President Donald Trump appears to be listening to his old friend and onetime political advisor Roger Stone when it comes to the upcoming presidential debate.
On Thursday, the 45th president made waves when he told Fox News that he would not participate in a virtual war of words with former vice president and senator Joe Biden.
The Commission on Presidential Debates earlier that same morning announced that the October 15 debate would be conducted virtually “in order to protect the health and safety of all involved.” The precautions are an obvious though unacknowledged response to Trump recently testing positive for the novel coronavirus (COVID-19).
“The second presidential debate will take the form of a town meeting, in which the candidates would participate from separate remote locations,” the nonprofit said in a Thursday morning press release. “The town meeting participants and the moderator, Steve Scully, Senior Executive Producer & Political Editor, C-SPAN Networks, will be located at the Adrienne Arsht Center for the Performing Arts of Miami-Dade County in Miami, Florida.”
During an interview with Fox News’s Maria Bartiromo, the president repeatedly dismissed the concept of a virtual debate–saying the idea was more or less nonsensical.
“I heard that the commission a little while ago changed the debate style, and that is not acceptable to us,” Trump said. “I beat him easily in the first debate–according to the polls I’ve seen.”
The president went on to criticize Fox News’s own Chris Wallace–who moderated the first debate–alleging that he protected Biden throughout and rating Wallace’s performance as a “disaster.”
“For the second debate we have a ‘never Trumper’ as the host, but that’s okay,” Trump continued. “Because I’ll beat him in the second debate also. But I’m not going to do a second debate.”
Bartiromo followed up–noting the commission’s recent decision and asking the president to confirm he would not participate.
“No, I’m not going to waste my time on a virtual debate,” Trump said. “That’s not what debating is all about. You sit behind a computer and do a debate. It’s ridiculous. And then they cut you off whenever they want.”
“They’re trying to protect Biden,” Trump added later. “Everybody is.”
While the president’s threats to avoid a second debate are not necessarily new–Trump has previously said he would skip the debates if he believed the process is not “fair”–they do track somewhat conspicuously with a Wednesday night op-ed in The Spectator penned by none other than Roger Stone.
Illustratively headlined “Roger Stone: why Trump should skip the Miami debate,” the article is a collection of reasons why Stone thinks the president should skip the Miami debate.
Stone points out that the commission is a “privately run nonprofit” whose “real purpose is to limit debate.”
According to the Center for Media and Democracy, the commission “represents the interests of the Republican and Democratic parties” and is not a non-partisan organization but a bipartisan group that hews to the closely-aligned ideological beliefs and agendas of the Republican and Democratic Party establishments.
George Farah, of Open Debates has called the commission a “corporate-funded, bipartisan cartel that secretly awards control of the Presidential debates to the Republican and Democratic candidates.” The commission was founded in 1987 by the Republican National Committee (RNC) and the Democratic National Committee (DNC)–facts which have frequently led pro-democracy activists and third party candidates to call foul against the system that was actively set up to exclude outside political perspectives.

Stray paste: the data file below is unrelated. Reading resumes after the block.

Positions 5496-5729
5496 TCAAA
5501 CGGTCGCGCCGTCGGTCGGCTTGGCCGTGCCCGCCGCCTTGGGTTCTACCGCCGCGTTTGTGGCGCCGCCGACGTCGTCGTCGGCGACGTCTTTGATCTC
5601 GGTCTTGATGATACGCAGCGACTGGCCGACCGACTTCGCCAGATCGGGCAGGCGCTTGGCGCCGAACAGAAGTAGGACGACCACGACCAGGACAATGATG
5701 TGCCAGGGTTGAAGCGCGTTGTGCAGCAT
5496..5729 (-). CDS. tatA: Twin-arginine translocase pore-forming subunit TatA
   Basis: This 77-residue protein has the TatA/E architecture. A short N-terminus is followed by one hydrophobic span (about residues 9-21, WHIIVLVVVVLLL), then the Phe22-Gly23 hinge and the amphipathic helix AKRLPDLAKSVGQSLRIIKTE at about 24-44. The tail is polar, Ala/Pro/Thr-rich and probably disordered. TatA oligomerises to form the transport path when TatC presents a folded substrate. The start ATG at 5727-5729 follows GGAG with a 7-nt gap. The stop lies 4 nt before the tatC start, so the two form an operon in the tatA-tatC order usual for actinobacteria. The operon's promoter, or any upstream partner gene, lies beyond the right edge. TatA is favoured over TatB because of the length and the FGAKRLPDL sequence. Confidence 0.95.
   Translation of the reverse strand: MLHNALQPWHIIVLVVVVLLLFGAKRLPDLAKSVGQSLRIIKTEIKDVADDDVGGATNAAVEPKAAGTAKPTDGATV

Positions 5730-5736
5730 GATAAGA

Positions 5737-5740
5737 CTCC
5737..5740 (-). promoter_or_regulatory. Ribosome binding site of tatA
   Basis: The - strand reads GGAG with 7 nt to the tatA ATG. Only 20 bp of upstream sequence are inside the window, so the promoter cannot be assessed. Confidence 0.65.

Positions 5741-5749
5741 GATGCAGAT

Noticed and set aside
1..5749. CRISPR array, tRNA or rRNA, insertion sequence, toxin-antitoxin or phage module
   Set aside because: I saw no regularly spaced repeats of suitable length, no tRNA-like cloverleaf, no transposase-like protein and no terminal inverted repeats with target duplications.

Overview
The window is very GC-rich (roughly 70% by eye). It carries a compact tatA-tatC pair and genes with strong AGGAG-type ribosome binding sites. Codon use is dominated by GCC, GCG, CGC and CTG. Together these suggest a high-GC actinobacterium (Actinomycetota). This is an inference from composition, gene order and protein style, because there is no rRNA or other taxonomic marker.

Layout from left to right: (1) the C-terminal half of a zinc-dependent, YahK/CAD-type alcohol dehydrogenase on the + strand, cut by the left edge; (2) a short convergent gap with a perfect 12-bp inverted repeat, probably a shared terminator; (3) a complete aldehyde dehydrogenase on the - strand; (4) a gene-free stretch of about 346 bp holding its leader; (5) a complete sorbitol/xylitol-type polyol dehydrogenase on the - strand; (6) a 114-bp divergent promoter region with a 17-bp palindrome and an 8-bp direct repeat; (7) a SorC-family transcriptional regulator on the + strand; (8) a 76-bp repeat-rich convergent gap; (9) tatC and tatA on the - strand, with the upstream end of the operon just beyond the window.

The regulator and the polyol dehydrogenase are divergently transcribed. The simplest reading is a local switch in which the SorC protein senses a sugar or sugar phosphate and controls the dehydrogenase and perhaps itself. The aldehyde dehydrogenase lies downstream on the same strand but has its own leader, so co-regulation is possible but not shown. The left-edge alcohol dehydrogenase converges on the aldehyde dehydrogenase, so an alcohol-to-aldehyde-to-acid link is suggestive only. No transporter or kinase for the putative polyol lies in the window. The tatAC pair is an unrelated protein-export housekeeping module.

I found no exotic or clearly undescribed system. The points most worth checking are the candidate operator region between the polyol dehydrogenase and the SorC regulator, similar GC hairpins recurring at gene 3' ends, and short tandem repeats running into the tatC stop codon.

Stone’s missive attempts to use these longstanding criticisms–previously and serially leveled by Green Party, Reform Party and Libertarian Party members and supporters–in order to bolster Trump’s own reticence about debating Biden a second time.
“The second debate will feature Steve Scully as a moderator,” Stone notes. “Scully worked for Biden, Jimmy Carter’s presidential campaign, and served as staff assistant to the late Sen. Ted Kennedy. How much more partisan can you get?”
“Additionally, the Presidential Commission on debates has announced ‘changes’ in their format which could include giving the moderator the capability to turn off the microphone of either candidate,” the op-ed continues. “This is a set-up with a biased moderator and a disadvantageous format. The President should wisely sidestep.”
Stone goes on to advise Trump against attending the second debate for an altogether unrelated reason: his health. Recalling the 1960 debate between Richard Nixon and John F. Kennedy, Stone notes that Nixon looked “exhausted” due to an illness he was recuperating from at the time and that the debate was, for Nixon, “a visual disaster.”
The Trump campaign later elaborated on the president’s threat to, in Stone’s words, “sidestep” the Miami confrontation.
“The American people should not be deprive of the chance to see the two candidates for president debate face to face two more times just because the Commission on Presidential Debates wants to protect Joe Biden,” a statement from Trump 2020 campaign manager Bill Stepien reads. “As President Trump said, a virtual debate is a non-starter and would clearly be a gift to Biden because he would be relying on his teleprompter from his basement bunker.”
“We agree that this should happen on October 22, and accordingly, the third debate should then be shifted back one week to October 29,” the statement suggests.
Stone was convicted in Nov. 2019 on charges obstruction, witness tampering, and lying to Congress regarding his contacts with WikiLeaks in the lead up to the 2016 election. Federal prosecutors said that Stone lied to Congress to protect the president. Trump commuted Stone’s sentence in July.
[image via Spencer Platt/Getty Images and Drew Angerer/Getty Images]
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